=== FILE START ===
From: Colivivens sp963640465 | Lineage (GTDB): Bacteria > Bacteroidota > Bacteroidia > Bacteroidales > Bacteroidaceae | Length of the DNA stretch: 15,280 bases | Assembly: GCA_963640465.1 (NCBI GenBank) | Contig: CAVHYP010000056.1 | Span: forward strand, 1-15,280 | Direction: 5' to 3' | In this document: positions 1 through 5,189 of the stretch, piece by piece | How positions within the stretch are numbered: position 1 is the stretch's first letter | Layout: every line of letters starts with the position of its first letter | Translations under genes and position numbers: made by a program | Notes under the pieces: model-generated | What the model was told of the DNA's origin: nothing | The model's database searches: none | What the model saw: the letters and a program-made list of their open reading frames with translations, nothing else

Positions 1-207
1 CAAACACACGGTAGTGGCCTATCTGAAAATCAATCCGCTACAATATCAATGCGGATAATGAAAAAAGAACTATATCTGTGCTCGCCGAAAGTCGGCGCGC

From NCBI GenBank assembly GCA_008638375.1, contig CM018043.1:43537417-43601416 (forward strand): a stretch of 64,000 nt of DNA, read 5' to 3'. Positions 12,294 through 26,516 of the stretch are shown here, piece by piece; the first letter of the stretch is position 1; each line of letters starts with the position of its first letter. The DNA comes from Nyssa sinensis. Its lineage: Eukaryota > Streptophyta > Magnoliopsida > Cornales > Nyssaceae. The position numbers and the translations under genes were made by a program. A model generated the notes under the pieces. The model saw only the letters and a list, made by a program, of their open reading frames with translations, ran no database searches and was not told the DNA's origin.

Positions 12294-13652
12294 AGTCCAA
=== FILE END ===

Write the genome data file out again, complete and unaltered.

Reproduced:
From: Colivivens sp963640465 | Lineage (GTDB): Bacteria > Bacteroidota > Bacteroidia > Bacteroidales > Bacteroidaceae | Length of the DNA stretch: 15,280 bases | Assembly: GCA_963640465.1 (NCBI GenBank) | Contig: CAVHYP010000056.1 | Span: forward strand, 1-15,280 | Direction: 5' to 3' | In this document: positions 1 through 5,189 of the stretch, piece by piece | How positions within the stretch are numbered: position 1 is the stretch's first letter | Layout: every line of letters starts with the position of its first letter | Translations under genes and position numbers: made by a program | Notes under the pieces: model-generated | What the model was told of the DNA's origin: nothing | The model's database searches: none | What the model saw: the letters and a program-made list of their open reading frames with translations, nothing else

Positions 1-207
1 CAAACACACGGTAGTGGCCTATCTGAAAATCAATCCGCTACAATATCAATGCGGATAATGAAAAAAGAACTATATCTGTGCTCGCCGAAAGTCGGCGCGC

From NCBI GenBank assembly GCA_008638375.1, contig CM018043.1:43537417-43601416 (forward strand): a stretch of 64,000 nt of DNA, read 5' to 3'. Positions 12,294 through 26,516 of the stretch are shown here, piece by piece; the first letter of the stretch is position 1; each line of letters starts with the position of its first letter. The DNA comes from Nyssa sinensis. Its lineage: Eukaryota > Streptophyta > Magnoliopsida > Cornales > Nyssaceae. The position numbers and the translations under genes were made by a program. A model generated the notes under the pieces. The model saw only the letters and a list, made by a program, of their open reading frames with translations, ran no database searches and was not told the DNA's origin.

Positions 12294-13652
12294 AGTCCAA